The staple winter food is conifer needles, clipped directly from the tree, preferably the midcrown of pines though other conifers such as spruce are exploited as well. Spruce needles are high in calcium and their increase in use by females in Spring may be related to egg production[10] In summer the birds can forage on the ground, eating berries, green plants such as blueberry leaves, fungi, and some insects.[10] In winter, when only needles are consumed, the caeca (dead-end extensions of the intestines) and ventriculus (gizzard) increase in size to support digestion.[11] The crop is also well developed: up to 45 cc of needles[12] (about 10% of body mass) can be stored in the crop at the end of the day, to be digested over the duration of the night fast. Like other birds, spruce grouse consume clay, grit or small stones to help their gizzard break down food. Chicks under 1-week old feed on insects and other arthropods, then switch to berries and fungi until the fall, when they start feeding on needles. Birds captured while on the winter diet have been maintained several months without loss of weight, on only pine needles and grit and clay taken from where they were seen consuming it.[13]


Males are promiscuous; they disperse and advertise a territory that is visited by females for mating. Females are solely responsible for the rest of the reproductive effort though males have been known to stay with young chicks and seem to aid in keeping the brood together. For a nest, they scratch a depression in the ground in a bush or under a low-lying coniferous branch or fallen tree, away from other females and from the males' territories. The nest is lined with grasses, leaves, and a few feathers. Nesting season is from early May to early July. Up to 10 eggs may be laid, the usual number being 4–7. Laying rate is 1 egg every 1.4 days.[14] Eggs are about 40 mm (1.6 in) and are tawny olive or buff, marked with blotches of brown. Incubation begins with the last egg laid and lasts about 24 days. Young are about 15 g at hatching (0.5 ounces) and they are precocial; they walk out of the nest as soon as they are dry (about 8 h after hatching). They are capable of fluttering up from the ground at 1 week of age. The brood stays together and is accompanied by the hen, who broods them all night and frequently during the day until the young are 3–5 weeks old. Brooding behaviour of the female seems to be initiated by specific calls from the chicks when they are cold. At 70–100 days of age, chicks tend to leave the group and become independent. Females breed only once a year. Most females first breed at 1 year of age, but about half the males delay establishing a territory until 2 years. The species' lifespan appears to be about 5–6 years in the wild, though one study in Southwestern Alberta has found two males and one female that lived to be at least 13 years old.[15]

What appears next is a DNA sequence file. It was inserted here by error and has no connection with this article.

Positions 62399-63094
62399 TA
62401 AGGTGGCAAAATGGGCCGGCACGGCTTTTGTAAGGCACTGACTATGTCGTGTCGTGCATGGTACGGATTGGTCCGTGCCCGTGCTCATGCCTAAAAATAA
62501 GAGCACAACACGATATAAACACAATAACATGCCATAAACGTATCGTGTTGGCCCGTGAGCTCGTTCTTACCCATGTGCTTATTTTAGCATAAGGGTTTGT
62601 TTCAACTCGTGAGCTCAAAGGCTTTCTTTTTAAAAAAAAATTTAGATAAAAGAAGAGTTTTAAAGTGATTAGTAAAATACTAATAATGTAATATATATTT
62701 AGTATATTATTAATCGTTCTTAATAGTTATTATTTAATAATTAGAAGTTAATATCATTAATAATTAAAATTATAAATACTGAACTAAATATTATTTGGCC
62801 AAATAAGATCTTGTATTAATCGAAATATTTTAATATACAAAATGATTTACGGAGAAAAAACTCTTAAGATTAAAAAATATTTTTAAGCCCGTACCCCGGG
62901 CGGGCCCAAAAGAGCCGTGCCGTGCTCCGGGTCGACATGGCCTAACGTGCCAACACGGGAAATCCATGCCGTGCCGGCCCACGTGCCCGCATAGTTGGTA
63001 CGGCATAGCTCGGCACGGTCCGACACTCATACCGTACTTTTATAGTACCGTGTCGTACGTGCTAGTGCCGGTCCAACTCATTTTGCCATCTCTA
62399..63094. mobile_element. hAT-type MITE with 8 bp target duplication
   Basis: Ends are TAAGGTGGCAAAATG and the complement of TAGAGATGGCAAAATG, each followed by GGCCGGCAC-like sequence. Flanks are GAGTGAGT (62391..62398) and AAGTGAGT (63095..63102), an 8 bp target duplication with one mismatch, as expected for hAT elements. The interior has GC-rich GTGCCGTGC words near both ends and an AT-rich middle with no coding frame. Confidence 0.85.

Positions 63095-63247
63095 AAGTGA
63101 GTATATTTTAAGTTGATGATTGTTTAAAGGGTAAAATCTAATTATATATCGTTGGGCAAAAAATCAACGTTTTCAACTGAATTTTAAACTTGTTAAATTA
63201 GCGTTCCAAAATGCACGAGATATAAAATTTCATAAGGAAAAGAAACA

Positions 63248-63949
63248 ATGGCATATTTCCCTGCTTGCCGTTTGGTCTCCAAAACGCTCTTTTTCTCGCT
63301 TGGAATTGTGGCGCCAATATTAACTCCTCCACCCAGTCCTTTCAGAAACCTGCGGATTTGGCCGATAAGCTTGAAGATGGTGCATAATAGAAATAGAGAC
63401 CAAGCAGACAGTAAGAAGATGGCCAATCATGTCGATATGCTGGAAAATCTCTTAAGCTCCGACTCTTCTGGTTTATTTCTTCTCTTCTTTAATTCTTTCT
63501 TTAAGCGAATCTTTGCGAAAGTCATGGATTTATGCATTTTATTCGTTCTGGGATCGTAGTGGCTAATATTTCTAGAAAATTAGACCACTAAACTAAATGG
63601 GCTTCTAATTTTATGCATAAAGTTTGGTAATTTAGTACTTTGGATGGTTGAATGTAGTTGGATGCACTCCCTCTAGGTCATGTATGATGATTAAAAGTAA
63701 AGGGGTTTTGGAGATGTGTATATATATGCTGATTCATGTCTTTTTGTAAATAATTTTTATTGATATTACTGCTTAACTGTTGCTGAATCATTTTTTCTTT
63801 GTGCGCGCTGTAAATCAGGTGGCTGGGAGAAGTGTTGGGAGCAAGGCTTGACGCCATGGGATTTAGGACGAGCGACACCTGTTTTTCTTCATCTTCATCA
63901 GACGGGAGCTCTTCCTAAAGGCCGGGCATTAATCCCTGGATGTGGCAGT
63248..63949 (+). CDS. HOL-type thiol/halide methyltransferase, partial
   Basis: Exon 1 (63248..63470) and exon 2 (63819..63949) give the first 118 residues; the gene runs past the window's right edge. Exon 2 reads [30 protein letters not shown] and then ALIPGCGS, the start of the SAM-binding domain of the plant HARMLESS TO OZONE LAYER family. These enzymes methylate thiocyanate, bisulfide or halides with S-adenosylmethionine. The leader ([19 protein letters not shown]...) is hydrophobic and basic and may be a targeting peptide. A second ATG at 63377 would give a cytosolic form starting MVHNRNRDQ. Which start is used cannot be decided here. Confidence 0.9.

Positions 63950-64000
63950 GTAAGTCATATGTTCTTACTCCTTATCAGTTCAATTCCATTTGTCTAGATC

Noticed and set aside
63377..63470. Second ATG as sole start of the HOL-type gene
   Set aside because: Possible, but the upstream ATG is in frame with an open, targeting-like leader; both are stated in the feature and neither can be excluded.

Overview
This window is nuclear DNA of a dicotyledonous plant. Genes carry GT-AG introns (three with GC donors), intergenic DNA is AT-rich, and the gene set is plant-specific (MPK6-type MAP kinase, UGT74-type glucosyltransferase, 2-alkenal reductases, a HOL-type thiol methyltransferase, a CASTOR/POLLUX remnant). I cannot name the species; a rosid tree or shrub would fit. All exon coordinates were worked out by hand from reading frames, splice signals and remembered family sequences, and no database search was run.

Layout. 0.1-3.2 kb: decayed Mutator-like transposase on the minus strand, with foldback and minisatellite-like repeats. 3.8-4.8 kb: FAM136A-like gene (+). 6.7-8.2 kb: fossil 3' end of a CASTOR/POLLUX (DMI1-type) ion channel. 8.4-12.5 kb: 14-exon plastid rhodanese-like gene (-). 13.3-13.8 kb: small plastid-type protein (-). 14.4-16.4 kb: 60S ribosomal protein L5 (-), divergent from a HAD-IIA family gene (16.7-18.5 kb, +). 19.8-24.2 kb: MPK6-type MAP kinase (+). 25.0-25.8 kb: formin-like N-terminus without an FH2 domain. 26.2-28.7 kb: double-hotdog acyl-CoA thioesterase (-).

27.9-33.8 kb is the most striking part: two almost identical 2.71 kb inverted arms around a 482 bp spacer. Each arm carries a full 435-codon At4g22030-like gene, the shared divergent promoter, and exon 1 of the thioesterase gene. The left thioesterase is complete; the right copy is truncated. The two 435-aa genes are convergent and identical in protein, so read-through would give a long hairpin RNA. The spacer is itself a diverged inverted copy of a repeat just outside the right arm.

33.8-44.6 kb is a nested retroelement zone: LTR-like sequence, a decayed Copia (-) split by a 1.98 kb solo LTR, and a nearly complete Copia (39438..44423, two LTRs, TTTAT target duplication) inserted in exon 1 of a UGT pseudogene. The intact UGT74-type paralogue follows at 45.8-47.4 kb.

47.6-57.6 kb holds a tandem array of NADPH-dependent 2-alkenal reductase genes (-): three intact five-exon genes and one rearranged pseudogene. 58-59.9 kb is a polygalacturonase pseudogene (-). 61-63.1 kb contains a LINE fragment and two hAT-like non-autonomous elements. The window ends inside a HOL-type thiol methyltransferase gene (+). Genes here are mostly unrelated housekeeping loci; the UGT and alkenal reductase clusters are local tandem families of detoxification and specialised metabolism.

Spruce grouse are among the most silent of all grouse, but they nevertheless have a number of calls used to warn of predators, to repel territorial intruders, to maintain brood cohesion, or to elicit brooding. In the subspecies franklinii, territorial males are notable for their wing-clap display. At the end of a short flight through the trees, the wings are brought together over the back so as to produce two sharp claps, about 0.5 s apart, loud enough to be heard by the human ear 150 m away. These territorial displays can sometimes be elicited by similar hand clapping, and can be used to detect male territories and estimate their density. Other non-vocal sounds include soft drumming by territorial males (a sound produced by the beating wings) and a tail-swish and a whoosh produced by the tail feathers in flight.


Immature male "hiding" in tree, Matagamasi Lake, Temagami, Ontario

This species prefers to walk on the ground or along tree limbs rather than fly. Like other grouse, in the fall they grow "snow shoes" (short lateral extensions, or pectinations) on their toes. This increases the surface area of the toes and helps support the bird on snow and probably to grip branches as well. The pectinations are shed in the spring. Flights are usually over short distances, most commonly from the ground to a tree nearby, or vice versa. Flight can be rapid but no actual measures of velocity have been made.